The value of magnetocrystalline anisotropy constant K1 decreases with the substitution of Nd and Nd-Mg. Further, the magnetocrystalline values are positive and are smaller than the theoretical value for the bulk M-type hexaferrite [37].

3.3. Dielectric studies

(a) Dependence of dielectric behavior on frequency

The dielectric constant in the complex form can be written as:

ε = ε′ - iε″ (4)

Where ε′ is the real part and ε″ is imaginary part designating the stored and dissipated energy respectively. The frequency dependence of real part of dielectric constant of SrFe12O19, Sr0.95Nd0.05Fe12O19 and Sr0.95Nd0.05Mg0.05Fe11.95O19 samples in an ac field ranging from 20 Hz-3MHz is illustrated in Fig. 3. It is observed that the value of dielectric constant decreases continuously with increase in frequency for all the three compositions. The decrease of dielectric constant (ε′) and dielectric loss (shown in Fig. 4) with frequency is a general dielectric behavior of ferrites. This type of behavior has been reported by many investigators [38-41] and can be explained on the basis of polarization mechanism. There are four primary mechanism of polarization in materials i.e. electronic, ionic, dipolar and space charge polarization. At low frequencies, all the mechanisms of polarization contribute to the dielectric constant and with the increase in frequency, the contributions from different polarizations starts decreasing. For example, at very high frequencies of the order of 1015 Hz, only electronic polarization contributes to the dielectric constant. The constant behavior in dielectric constant at higher frequencies indicates the inadequacy of electric dipoles to follow the variation in frequencies due to alternating applied electric field or it can be interpreted that the electronic exchange between the ferrous and ferric ions i.e, Fe2+ ↔ Fe3+ cannot follow the alternating field.

Figure 3.

The variation of dielectric constant with frequency of SrFe12O19, Sr0.95Nd0.05Fe12O19 and Sr0.95Nd0.05Mg0.05Fe11.95O19 at room temperature

From Fig. 3, it is evident that dielectric constant of Sr0.95Nd0.05Mg0.05Fe11.95O19 is higher than Sr0.95Nd0.05 Fe12O19 and SrFe12O19. The possible reason for this behavior can be attributed to the fact that some of iron ions migrate from tetrahedral site to octahedral site due to occupation by Nd and Mg ions. This results in decrease in the resistance of grain there by increasing the probability of electrons reaching the grain boundary which becomes responsible for increase in polarization and hence the dielectric constant. This behavior is in good agreement with impendence spectroscopy data (discussed in section 3.5).

From Fig. 4 it is observed that dielectric loss of Sr0.95​Nd0.05Fe12O19 is more as compared to Sr0.95Nd0.05Mg0.05​Fe11.95O19 and SrFe12O19. The observed higher values of dielectric loss in the sample Sr0.95Nd0.05Fe12O19 is attributed to the formation of vacancies. However, the decrease in loss values of Sr0.95Nd0.05Mg0.05Fe11.95O19 can be attributed to the fact that sample with Nd and Mg ions might enhance the conductivity between the grains with the result that the dielectric loss is small in these samples compared with other compound. This is also consistent with the increase in dielectric constant and ac conductivity for Sr0.95Nd0.05Mg0.05​Fe12O19 compared with other compounds. Dielectric loss is an important part of the total core loss in ferrites [42]. Hence for low core loss, low dielectric losses are desirable.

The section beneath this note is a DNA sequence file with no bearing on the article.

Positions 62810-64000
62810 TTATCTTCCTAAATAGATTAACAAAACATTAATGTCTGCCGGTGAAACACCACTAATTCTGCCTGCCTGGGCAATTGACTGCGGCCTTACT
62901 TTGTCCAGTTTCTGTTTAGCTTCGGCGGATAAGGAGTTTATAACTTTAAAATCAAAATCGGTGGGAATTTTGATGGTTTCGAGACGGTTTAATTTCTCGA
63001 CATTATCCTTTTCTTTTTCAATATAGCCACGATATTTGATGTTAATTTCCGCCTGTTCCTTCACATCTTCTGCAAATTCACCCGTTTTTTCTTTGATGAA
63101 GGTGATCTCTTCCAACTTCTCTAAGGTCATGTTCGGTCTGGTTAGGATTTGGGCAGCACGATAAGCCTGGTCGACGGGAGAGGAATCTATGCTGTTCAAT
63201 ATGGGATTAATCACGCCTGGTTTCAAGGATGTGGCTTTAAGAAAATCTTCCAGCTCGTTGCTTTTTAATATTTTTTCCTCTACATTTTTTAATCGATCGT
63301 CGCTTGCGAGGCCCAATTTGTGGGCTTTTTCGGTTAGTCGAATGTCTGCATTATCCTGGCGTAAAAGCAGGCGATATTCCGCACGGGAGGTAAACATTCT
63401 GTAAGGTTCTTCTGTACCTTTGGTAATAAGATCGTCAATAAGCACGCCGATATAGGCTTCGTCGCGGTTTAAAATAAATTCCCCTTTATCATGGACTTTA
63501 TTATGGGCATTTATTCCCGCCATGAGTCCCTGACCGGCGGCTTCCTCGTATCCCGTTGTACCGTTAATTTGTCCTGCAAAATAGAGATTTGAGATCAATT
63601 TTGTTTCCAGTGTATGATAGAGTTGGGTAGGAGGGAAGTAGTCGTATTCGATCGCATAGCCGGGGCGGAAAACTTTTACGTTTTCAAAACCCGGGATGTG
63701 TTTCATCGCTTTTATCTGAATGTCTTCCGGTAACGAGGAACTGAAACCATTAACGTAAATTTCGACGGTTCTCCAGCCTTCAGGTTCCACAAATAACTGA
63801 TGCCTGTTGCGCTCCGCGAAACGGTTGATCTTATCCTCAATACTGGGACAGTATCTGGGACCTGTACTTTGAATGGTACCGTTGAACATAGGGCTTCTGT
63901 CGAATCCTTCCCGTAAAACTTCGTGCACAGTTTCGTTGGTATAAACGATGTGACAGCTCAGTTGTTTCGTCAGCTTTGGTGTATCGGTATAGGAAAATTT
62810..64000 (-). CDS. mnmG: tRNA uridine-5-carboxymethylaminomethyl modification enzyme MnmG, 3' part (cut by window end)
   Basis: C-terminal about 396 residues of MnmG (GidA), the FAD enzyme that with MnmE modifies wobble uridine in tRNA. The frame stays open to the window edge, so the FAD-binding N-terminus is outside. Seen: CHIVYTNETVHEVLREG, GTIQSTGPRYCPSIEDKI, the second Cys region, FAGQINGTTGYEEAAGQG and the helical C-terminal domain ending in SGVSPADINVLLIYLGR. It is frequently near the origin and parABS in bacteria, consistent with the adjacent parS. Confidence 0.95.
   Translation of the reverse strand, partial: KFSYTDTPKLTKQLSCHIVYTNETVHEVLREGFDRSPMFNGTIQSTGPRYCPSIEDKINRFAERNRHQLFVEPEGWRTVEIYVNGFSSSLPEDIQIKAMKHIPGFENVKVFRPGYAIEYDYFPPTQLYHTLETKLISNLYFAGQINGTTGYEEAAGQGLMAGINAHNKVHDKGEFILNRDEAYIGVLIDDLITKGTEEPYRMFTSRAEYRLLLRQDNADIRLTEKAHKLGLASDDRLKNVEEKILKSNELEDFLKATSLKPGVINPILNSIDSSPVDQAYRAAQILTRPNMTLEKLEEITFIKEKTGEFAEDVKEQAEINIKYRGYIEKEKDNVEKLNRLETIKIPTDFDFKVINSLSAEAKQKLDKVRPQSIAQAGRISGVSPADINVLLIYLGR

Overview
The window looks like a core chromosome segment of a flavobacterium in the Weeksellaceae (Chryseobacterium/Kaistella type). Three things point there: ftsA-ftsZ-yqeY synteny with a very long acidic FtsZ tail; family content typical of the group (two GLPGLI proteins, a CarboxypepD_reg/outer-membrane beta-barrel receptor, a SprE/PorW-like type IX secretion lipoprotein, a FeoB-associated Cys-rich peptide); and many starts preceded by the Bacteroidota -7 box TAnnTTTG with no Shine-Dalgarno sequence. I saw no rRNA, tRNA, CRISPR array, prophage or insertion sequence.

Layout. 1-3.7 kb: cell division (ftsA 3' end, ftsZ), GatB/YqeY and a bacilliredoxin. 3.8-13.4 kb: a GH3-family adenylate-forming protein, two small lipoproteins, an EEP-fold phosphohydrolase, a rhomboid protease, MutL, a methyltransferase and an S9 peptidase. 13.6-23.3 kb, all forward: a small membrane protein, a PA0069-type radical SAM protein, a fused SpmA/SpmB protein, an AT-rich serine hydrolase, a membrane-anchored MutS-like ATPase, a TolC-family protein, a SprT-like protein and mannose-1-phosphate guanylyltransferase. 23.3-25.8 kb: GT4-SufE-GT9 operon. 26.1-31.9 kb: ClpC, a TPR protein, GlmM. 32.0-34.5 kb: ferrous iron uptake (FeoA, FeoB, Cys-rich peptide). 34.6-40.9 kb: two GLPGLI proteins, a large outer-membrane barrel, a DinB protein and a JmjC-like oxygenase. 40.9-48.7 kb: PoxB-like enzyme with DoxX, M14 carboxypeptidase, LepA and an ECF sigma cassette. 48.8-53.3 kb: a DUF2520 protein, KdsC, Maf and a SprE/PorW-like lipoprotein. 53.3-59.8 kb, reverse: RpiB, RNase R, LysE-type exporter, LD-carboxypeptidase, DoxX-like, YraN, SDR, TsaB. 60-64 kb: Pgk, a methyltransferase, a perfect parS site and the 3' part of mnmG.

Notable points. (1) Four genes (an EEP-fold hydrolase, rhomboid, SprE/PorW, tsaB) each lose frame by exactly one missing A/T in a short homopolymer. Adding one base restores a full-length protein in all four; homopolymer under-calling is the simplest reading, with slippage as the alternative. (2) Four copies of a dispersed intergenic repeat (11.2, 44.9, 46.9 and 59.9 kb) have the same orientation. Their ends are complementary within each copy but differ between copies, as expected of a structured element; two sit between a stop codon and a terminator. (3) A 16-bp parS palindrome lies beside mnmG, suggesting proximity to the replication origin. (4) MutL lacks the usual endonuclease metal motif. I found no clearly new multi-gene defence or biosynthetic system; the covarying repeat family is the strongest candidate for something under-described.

Figure 4.

The variation of dielectric loss with frequency of SrFe12O19, Sr0.95Nd0.05Fe12O19 and Sr0.95Nd0.05Mg0.05Fe11.95 O19 at room temperature

(b) Dependence of dielectric behavior on temperature

The temperature dependence of the dielectric constant and dielectric loss at 10 kHz for SrFe12O19, Sr0.95Nd0.05Fe12O19 and Sr0.95Nd0.05Mg0.05Fe11.95O19 samples are shown in Fig. 5 and 6. Both dielectric constant and dielectric loss behaves independently at low temperature while at higher temperature it increases with increasing temperature, this behavior at higher temperature is due to generation of extra thermal energy which enhances the mobility of charge carriers hence increases rate of hopping, while as the thermal energy at low temperature does not contribute to mobility of charge carriers. This observed mechanism setup the higher polarization at higher temperature which increases the dielectric constant. It is observed from the plots that dielectric constant and dielectric loss of Sr0.95Nd0.05Fe12O19is more as compared to SrFe12O19 and Sr0.95Nd0.05Mg0.05Fe11.95O19. The reason for this behavior can be attributed to the fact that with temperature there is increase in hopping rate (Fe3+ ↔ Fe2+) and also some more vacancies are generated which act as trapping centers. The liberation of charge carriers from these trapping centers needs different energies. This seems to be the main reason for higher value of dielectric constant and loss for the composition Sr0.95Nd0.05Fe12O19.